The Wolf River is 225 miles. It rises in the north woods of the state, in Forest County. The river then flows south to Lake Poygan and the city of Winneconne to empty into Lake Butte des Morts on the Fox River. It is one of the two National Scenic Rivers in Wisconsin, the other being the St. Croix. We'll head north to south.
A first-day-of-spring shot of the Little West Branch River near Hwy 47 just west of Neopit Pond. I labeled my photo from Camp 26 Rd., also called Matoon Rd., but my MapQuest I think calls it Wagon Bridge Road.
Looking eastward on the Neopit Pond from Hwy 47
The Neopit Pond is in southwest Menominee County and is fed by the Little West Branch of the Wolf River River which enters it from the western end and the West Branch of the Wolf River which enters on the northern side of the Neopit Pond. There is a dam at the eastern end of the Pond which creates the Pond. The West Branch of the Wolf flows out form there. The Menominee Tribal Enterprises is located on the northeast side, committed to the sustainable management of our forests and manufacturing of lumber and forest products.
The Wolf River heading downstream under CH A (bottom arrow) southeast of Pearson (top arrow).
The town of Lily in Langlade County is marked by the blue and white pointer. Route 52 crosses the Wolf near it.
I spotted the Wolf River while on Hwy 52 and found this path down to get a better look.
A look downstream from the end of the path.
This is the bridge running over the Wolf carrying Hwy 52. So I got up on her.
Once on he bridge, you can get some super views of the Wolf River.
We’re now just southeast of Lily near the town of Hollister, marked by the blue and white pointer, also in Langlade County. I recommend hooking a turn to the west on West Hollister Rd., then a right turn to the north on N. Burgert Lane. It ends where there are some rapids.
The rapids are not overwhelming, but they are beautiful and their sounds even better.
Scientists refer to the Wolf River watershed at the Wolf River Batholith. A batholith is a very large igneous (volcanic) rock intrusion extending deep in the earth's crust. This helps explain why there are so many surface rocks in the river, at least at this point.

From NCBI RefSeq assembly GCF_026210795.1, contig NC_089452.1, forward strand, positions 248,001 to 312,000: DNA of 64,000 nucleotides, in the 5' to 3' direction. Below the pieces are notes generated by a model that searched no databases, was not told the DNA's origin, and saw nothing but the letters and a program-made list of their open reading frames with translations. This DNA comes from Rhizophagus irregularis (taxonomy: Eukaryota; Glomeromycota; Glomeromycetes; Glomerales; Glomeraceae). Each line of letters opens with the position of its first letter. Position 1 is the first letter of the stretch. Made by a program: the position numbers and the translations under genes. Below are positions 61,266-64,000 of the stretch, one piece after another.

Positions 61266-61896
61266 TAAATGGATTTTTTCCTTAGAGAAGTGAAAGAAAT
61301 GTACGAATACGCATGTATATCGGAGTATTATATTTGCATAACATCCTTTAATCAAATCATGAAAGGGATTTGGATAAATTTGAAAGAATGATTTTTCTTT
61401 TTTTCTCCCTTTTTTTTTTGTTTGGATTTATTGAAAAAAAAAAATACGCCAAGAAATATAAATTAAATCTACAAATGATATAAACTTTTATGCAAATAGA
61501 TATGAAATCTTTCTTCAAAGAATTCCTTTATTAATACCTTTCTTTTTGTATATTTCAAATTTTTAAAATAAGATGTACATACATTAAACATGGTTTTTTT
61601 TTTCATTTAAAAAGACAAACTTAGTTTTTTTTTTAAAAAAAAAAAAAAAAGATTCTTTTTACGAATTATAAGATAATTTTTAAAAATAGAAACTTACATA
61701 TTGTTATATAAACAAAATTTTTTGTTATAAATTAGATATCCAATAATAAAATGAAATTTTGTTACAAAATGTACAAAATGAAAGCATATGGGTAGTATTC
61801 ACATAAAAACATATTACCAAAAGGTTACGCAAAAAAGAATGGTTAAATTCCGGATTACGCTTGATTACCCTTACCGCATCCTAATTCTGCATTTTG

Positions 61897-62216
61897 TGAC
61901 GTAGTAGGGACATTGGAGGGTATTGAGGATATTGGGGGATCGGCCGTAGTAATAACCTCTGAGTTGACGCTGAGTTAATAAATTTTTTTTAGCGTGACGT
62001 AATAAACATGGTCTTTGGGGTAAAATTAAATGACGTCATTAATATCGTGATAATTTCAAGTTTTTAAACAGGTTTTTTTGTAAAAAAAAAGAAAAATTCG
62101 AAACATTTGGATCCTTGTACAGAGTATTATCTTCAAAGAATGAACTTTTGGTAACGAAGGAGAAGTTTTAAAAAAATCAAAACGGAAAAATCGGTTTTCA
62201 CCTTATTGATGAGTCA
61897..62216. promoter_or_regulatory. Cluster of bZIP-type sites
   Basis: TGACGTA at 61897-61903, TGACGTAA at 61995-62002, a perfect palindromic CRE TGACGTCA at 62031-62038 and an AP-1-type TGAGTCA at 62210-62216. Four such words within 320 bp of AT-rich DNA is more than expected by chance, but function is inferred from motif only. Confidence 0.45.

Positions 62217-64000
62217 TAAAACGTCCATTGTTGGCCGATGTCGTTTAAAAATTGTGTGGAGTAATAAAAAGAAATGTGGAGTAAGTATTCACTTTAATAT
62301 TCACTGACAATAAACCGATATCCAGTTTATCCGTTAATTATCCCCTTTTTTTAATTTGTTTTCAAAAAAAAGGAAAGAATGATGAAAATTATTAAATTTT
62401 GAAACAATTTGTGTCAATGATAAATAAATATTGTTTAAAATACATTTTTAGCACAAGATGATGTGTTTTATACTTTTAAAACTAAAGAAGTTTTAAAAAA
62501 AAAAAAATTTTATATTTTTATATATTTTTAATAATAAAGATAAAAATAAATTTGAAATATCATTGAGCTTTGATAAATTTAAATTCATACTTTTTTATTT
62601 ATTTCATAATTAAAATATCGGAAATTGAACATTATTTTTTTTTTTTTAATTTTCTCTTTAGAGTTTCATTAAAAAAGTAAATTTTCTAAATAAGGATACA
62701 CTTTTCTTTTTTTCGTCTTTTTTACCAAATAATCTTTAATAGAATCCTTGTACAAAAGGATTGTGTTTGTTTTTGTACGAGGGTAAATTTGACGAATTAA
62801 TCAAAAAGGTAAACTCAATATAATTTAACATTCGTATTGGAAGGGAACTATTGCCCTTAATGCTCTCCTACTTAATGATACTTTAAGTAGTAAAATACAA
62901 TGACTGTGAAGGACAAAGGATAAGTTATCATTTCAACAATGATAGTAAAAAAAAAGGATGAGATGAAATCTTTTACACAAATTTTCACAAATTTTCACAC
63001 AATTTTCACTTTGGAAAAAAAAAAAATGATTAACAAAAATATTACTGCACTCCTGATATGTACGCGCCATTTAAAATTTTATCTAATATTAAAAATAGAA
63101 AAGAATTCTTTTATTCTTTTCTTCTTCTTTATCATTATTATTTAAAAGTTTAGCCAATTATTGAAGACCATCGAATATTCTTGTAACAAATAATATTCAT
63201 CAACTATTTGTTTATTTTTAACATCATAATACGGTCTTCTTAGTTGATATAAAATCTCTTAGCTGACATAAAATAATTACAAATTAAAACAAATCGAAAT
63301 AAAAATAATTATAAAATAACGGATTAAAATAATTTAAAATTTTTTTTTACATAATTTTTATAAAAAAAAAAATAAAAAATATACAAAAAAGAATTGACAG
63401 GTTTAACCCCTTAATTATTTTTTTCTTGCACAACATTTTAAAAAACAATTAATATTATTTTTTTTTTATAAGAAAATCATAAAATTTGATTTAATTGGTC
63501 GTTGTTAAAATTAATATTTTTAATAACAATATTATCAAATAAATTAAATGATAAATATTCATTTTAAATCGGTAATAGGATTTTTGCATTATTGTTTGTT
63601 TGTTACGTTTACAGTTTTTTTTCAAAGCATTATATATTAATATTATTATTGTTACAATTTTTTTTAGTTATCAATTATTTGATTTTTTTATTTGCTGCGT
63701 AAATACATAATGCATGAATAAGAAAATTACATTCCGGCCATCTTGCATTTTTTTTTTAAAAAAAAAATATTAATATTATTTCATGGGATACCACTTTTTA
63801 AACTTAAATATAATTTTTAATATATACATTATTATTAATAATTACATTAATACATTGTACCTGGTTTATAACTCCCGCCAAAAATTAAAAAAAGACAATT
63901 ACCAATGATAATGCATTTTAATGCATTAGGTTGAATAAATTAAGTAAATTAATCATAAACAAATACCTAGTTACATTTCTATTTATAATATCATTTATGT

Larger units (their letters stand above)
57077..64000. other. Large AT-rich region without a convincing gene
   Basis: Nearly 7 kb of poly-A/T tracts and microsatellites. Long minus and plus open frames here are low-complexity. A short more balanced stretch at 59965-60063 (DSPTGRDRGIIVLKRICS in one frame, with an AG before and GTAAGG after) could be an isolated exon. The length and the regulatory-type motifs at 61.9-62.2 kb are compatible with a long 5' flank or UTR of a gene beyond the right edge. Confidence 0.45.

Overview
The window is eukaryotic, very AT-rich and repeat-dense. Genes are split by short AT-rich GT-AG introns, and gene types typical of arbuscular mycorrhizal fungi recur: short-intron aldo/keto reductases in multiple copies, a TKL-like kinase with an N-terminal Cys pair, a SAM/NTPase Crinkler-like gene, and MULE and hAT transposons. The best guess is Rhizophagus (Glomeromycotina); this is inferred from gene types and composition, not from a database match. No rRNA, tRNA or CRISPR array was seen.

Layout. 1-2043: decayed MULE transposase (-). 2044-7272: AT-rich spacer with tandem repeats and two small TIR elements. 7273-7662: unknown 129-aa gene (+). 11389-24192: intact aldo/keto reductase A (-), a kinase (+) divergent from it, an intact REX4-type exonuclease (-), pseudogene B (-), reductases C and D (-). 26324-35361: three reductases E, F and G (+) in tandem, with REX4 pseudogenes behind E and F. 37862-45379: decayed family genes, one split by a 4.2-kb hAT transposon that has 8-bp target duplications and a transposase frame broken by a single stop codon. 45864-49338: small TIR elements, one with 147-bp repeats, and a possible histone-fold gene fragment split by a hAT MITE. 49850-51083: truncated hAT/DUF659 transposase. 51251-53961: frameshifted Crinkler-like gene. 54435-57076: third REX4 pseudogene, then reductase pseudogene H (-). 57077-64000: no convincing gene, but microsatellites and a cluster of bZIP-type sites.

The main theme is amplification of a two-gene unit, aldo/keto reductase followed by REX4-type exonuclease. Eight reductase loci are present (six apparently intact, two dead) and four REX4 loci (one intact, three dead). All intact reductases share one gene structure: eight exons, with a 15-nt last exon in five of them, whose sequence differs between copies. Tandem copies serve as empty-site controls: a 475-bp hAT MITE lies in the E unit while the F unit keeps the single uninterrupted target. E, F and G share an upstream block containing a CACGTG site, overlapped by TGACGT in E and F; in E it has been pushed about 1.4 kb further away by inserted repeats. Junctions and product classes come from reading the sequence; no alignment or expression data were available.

Look at the clarity of the water. For former city folk, tis is quite a sight!
During this visit to Menominee County, I came across Keshena Falls, formed from the Wolf River. The Wolf flows southerly to join the Fox River above Lake Winnebago Pool Lakes. Almost all Menominee County lies within the Wolf River Basin. About 24 miles of the river flows through the county. Keshena Falls, in the southern portion of the county, has been designated a Wisconsin Heritage Tourism site. I loved it.
The falls are low, but quite pleasing and inviting. The Menominees called it, Nama’O Uskiwamut, “Sturgeon Spawning Place.” This area is steeped in Menominee tradition. Sturgeon in plentiful supplies used to come up the Wolf River to the falls and were a major food source for the Menominee.
Patrick J. Lisi has written a marvelous article entitled, "The joy of falling water," published in the April 2001 edition of Wisconsin Natural Resources magazine. They do not talk about things like Niagara Falls, but instead talk about Wisconsin's falls as "sensational cascades of wild, untamed water." Keshena Falls is a good example.
The blue-white marker locates Stephensville in Outagamie County. The yellow arrow points to the spot on CH S from which I took the next photo.
As a reminder, the Wolf River basin extends through 11 counties. The Wolf River flows in a southerly direction and joins the Upper Fox River just above the Lake Winnebago Pool lakes. This is a photo of the Wolf from the Wolf River boat landing, located on County S just northwest of Stephensville in Outagamie County. Looking away from the water, toward the road, but standing at the landing, this is what one sees on an early October day in Outagamie County, Wisconsin!